Addition of 2 to 6 % of air to the biogas allows the indigenous Thiobacilli to oxidise the H2S to natural sulfure adhering to the digester surface or the digestate.

For the microbiological oxidation of sulphide it is essential to add stoichiometric amounts of oxygen to the biogas. Depending on the concentration of hydrogen sulphide this corresponds to 2 to 6 % air in biogas. Air/oxygen dosing to digester biogas. The simplest method of desulphurisation is the addition of oxygen or air directly into the digester or in a storage tank serving at the same time as gas holder. Thiobacilli are ubiquitous and thus systems do not require inoculation. They grow on the surface of the digestate, which offers the necessary micro-aerophilic surface and at the same time the necessary nutrients. They form yellow clusters of sulphure. Depending on the temperature, the reaction time, the amount and place of the air added the hydrogen sulphide concentration can be reduced by 95 % to less than 50 ppm. Measures of safety have to be taken to avoid overdosing of air in case of pump failures. Biogas in air is explosive in the range of 6 to 12 %, depending on the methane content). In steel digesters without rust protection there is a small risk of corrosion at the gas/liquid interface.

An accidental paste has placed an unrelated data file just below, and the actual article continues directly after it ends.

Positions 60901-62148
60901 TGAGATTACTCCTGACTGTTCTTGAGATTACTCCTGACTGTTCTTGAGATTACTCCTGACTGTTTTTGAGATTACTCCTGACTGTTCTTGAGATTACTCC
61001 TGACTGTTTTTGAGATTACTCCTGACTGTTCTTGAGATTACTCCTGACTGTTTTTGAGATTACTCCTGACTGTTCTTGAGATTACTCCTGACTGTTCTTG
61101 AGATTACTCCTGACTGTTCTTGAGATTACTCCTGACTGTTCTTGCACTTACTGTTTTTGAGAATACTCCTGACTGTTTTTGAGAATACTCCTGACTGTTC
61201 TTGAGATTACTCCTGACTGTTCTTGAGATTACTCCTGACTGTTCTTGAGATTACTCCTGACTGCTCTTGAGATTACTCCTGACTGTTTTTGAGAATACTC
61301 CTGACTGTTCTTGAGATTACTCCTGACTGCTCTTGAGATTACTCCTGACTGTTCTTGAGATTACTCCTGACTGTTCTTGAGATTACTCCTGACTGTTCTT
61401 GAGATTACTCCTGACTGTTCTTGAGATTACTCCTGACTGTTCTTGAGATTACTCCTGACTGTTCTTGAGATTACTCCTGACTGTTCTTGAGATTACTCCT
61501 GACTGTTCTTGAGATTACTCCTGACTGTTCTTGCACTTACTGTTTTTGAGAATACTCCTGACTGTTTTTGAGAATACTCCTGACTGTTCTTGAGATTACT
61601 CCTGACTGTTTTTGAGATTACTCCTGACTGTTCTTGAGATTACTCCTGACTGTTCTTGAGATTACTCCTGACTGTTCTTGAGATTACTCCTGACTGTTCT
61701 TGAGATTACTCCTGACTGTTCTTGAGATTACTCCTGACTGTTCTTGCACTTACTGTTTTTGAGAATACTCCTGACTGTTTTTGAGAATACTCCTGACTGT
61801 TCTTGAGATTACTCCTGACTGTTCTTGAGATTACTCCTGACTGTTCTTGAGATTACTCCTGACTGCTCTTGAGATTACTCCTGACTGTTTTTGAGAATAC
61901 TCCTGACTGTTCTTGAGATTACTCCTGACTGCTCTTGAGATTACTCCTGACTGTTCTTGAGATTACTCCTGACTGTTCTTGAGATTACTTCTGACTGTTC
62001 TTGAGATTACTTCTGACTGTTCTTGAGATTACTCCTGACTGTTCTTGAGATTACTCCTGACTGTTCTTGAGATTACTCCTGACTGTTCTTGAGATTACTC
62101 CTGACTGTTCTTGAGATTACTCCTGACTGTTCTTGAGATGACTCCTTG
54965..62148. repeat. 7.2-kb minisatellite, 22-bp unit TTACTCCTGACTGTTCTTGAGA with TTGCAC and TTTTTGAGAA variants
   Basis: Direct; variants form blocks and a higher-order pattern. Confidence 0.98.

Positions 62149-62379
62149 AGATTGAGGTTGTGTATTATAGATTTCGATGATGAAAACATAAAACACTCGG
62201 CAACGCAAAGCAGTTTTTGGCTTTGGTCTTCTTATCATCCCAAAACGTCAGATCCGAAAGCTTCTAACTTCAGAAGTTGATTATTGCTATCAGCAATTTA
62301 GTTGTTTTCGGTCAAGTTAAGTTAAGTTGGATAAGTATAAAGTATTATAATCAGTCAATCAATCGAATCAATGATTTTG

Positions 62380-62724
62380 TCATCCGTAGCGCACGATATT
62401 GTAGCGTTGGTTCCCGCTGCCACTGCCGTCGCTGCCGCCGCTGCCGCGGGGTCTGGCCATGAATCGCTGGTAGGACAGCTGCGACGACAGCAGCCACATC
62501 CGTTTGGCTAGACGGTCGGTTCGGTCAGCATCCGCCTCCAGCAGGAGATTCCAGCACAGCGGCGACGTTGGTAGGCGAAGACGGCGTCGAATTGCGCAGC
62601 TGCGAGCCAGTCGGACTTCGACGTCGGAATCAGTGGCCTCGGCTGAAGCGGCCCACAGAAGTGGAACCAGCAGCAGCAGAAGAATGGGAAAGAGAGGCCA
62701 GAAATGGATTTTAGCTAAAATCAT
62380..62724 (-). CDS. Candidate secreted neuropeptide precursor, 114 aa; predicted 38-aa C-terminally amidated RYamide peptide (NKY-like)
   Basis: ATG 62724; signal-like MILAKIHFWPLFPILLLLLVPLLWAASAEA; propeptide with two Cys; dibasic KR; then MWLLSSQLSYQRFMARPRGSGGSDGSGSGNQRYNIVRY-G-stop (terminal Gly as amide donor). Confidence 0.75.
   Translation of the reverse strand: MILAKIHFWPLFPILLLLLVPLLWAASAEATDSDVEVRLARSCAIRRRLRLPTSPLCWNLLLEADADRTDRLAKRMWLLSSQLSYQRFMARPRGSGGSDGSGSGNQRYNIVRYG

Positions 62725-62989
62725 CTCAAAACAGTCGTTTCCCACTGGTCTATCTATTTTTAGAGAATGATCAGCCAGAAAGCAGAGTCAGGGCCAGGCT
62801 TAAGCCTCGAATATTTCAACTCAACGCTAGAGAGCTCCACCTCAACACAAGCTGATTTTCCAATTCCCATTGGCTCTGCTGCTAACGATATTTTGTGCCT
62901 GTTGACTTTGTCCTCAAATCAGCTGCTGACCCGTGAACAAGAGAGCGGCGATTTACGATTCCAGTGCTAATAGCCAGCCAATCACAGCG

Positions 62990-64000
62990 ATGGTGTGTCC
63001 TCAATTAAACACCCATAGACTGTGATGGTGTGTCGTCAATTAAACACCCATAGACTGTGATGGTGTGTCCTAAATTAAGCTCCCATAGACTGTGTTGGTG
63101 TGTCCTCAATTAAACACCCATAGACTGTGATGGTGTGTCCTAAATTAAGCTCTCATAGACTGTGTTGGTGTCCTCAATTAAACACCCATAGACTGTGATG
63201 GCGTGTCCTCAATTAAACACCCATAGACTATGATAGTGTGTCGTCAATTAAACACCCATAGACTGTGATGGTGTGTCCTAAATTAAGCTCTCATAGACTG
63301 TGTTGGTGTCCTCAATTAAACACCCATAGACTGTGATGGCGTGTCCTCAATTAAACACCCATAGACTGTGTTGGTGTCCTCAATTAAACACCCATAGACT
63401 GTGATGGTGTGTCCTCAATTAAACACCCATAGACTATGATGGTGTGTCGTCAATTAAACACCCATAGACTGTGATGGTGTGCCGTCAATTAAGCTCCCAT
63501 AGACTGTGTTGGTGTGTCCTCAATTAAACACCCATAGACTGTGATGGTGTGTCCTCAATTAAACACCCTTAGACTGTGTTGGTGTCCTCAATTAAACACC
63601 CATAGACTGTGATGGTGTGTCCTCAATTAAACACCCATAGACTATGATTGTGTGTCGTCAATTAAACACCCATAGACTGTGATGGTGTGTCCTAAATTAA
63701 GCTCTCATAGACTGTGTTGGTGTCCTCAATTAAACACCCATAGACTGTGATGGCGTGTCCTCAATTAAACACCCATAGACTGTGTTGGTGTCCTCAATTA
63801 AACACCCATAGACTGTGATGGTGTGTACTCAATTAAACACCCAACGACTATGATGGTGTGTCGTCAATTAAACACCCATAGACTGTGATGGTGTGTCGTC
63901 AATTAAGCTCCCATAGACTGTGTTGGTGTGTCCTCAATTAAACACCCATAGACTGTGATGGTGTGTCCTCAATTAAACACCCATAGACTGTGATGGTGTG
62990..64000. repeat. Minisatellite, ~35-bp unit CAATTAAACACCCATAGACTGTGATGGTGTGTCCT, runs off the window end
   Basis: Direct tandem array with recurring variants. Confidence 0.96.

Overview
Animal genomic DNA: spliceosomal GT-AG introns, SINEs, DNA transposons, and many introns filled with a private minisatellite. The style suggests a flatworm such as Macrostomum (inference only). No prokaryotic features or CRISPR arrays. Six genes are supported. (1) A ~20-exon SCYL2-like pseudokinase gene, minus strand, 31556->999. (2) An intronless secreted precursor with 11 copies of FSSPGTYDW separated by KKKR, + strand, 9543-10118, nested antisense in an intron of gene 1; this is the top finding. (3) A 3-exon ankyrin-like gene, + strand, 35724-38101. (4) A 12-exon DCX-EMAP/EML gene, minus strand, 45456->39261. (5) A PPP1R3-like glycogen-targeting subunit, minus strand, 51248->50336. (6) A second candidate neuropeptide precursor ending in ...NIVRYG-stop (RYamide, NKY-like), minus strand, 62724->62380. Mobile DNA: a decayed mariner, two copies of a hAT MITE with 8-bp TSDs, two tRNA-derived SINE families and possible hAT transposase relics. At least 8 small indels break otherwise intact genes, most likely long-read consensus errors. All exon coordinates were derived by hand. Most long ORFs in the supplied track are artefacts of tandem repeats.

Biological filters
In large digesters there is often a combined procedure of water scrubbing (absorption) and biological desulphurisation applied. Either raw waste water or press-separated liquor from digestate is dispensed over a filter bed. In the bed, liquor and biogas meet in counterflow manner. In the biogas 4 to 6 % air is added before entering the filter bed. The filter bed offers the required surface for scrubbing as well as for the attachment of the desulphurisation micro-organisms. The system is applied in several installations for industrial waste water treatment and in many of the Danish agricultural and co-digestion plants.